Guatemala’s disgraced ex-president Otto Perez Molina came to power in 2012 promising to crack down on crime, but resigned Thursday after a judge issued a warrant for his arrest over allegations of massive corruption.
The conservative leader defiantly held on through months of unprecedented protests, but in the end had little choice but to stand down as prosecutors prepared to charge him with running a scheme that defrauded the state of millions of dollars.
A spreading firestorm had engulfed his administration since April, when investigators blew the lid off what they say was a highly organized system in which businesses could bribe corrupt officials to clear their imports through customs at a fraction of the actual tax rate.
The arrest warrant was the final straw for the 64-year-old retired general, who under Guatemalan law would have been automatically removed from office if remanded in custody pending trial.
Congress voted Tuesday to strip his presidential immunity, a first in Guatemalan history.
It is all a long way from Perez’s winning campaign in 2011, when he vowed to wield an iron fist against the crime wracking the Central American country.
Guatemala, where the scars of a 36-year civil war are still fresh, has a murder rate of nearly 40 per day — the fifth highest in the world, according to the United Nations.
Perez, a former counterinsurgency officer with a severe style, promised to fight the violent street gangs terrorizing the country while building upon social programs started by his center-left predecessor, Alvaro Colom.
That agenda got sideswiped by the ever-expanding corruption scandal uncovered by investigators from the Commission Against Impunity in Guatemala (CICIG), a UN unit set up in 2006 to fight high-level graft.
Investigators say the scheme — dubbed “La Linea,” for the phone line businesses allegedly called to access the corrupt network — was led by the president himself.
Their findings are based on some 89,000 wire-tapped phone calls — including, they say, recordings that refer to Perez as the “Number One” official behind La Linea.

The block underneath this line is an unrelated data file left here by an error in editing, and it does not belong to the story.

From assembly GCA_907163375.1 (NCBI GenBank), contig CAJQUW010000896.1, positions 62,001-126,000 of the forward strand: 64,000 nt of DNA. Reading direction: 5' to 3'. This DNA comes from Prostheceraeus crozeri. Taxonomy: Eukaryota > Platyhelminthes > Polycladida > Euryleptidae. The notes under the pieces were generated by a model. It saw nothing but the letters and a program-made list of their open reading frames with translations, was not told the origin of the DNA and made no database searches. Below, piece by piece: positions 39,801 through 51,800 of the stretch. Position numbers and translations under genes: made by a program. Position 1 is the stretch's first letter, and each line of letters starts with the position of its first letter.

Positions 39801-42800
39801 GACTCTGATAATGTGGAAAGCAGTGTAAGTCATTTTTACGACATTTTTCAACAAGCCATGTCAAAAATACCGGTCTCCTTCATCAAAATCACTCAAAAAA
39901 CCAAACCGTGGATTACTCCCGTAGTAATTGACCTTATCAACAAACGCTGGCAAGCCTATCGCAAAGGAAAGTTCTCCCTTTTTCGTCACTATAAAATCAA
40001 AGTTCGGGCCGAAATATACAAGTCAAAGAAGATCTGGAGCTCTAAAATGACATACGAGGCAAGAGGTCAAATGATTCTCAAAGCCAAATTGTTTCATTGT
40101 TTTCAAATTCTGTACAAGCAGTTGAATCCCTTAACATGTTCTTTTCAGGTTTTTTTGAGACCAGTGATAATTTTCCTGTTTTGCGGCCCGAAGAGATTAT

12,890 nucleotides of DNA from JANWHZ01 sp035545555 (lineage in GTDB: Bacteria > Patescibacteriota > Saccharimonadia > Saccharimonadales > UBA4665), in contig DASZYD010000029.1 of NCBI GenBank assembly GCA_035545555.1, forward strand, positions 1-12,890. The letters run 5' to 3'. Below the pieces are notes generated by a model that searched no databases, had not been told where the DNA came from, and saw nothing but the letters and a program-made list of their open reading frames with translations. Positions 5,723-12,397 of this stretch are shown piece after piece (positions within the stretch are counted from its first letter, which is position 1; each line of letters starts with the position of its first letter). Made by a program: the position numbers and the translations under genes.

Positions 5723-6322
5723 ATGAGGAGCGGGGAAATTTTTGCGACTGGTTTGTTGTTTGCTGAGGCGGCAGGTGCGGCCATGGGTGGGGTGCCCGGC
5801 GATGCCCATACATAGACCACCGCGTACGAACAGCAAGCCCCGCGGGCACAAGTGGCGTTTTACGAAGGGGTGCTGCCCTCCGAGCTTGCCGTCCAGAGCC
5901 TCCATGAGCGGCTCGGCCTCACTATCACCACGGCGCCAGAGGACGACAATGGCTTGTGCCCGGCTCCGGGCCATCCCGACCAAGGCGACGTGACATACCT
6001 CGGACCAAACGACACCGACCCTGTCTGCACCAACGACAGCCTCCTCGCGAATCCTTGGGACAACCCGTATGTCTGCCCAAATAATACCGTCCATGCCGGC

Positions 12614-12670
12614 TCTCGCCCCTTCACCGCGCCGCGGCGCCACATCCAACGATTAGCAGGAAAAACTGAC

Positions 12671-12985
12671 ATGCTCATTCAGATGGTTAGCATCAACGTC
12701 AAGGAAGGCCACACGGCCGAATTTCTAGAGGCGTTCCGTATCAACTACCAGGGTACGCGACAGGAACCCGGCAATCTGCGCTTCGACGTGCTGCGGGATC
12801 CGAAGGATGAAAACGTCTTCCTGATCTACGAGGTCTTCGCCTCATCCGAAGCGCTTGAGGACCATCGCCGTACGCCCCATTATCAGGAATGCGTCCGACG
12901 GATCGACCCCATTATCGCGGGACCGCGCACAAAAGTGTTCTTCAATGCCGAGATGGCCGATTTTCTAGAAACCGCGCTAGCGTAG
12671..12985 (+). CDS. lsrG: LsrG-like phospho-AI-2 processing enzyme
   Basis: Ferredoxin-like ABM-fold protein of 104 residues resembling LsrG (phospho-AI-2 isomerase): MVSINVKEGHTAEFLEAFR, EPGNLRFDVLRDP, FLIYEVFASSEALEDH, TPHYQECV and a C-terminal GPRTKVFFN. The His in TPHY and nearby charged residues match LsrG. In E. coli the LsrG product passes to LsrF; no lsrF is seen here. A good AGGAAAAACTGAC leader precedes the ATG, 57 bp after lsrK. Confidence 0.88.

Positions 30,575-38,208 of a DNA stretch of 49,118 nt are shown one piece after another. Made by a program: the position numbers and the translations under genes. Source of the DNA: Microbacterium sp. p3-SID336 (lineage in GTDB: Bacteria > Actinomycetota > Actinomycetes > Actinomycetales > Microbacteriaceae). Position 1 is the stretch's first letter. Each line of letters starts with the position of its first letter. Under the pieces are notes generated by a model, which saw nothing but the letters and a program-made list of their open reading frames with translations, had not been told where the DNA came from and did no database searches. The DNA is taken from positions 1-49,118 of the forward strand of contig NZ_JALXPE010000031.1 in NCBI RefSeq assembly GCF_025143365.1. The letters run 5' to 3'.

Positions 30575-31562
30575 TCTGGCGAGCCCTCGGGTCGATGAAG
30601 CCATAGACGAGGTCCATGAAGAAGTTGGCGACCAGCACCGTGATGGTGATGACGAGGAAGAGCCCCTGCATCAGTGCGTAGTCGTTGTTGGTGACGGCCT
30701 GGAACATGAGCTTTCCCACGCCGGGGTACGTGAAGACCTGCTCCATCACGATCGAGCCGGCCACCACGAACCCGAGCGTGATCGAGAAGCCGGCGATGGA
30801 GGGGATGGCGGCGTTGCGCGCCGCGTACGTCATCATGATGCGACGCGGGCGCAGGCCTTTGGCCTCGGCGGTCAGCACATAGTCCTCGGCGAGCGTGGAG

Perez had apologized for the fact the graft happened on his watch, but repeatedly denied involvement, insisting he would not quit before his term ended on January 14.
But he was left in an untenable position by the congressional vote and the arrest warrant, which came as the country prepares for elections Sunday to choose its next president.
The scandal had already felled former vice president Roxana Baldetti, who resigned in May and is currently in jail awaiting trial.
New Vice President Alejandro Maldonado is due to serve out the rest of Perez’s term.
- Tainted peace hero -
Perez is the first military man to lead Guatemala since the return of democracy in 1985.
He developed his sharp, staccato speaking manner during 34 years in the barracks, which coincided with the 1960-1996 civil war, a conflict that claimed 200,000 lives.
His military career included a stint at the School of the Americas, the US-operated counter-insurgency institute that trained several Latin American dictators.
Rights groups have accused him of abuses during the war, allegations he vehemently denies.
Instead, he plays up his nickname, “General of the Peace,” earned when he signed the 1996 peace accords in the name of the army.
Perez turned from the military to politics in 1993, as head of the presidential military staff, before retiring from the army in 2000.
He survived an attempt on his life in February 2001, when attackers fired on the vehicle he was traveling in with his wife and daughter, three days before he founded his Patriot Party.
He was elected to Congress in 2003 and made an unsuccessful run for the presidency in 2007.
Four years later, he was back to win, running a multi-million-dollar campaign and seeking to soften his image with an informal style, sporting jeans and polo shirts along with his neatly parted silver hair.
But that lighter side was set aside as the corruption scandal swirled.
Born in Guatemala City on December 1, 1950, Perez is married to Rosa Leal, with whom he has two children.
Photo Credits : AFP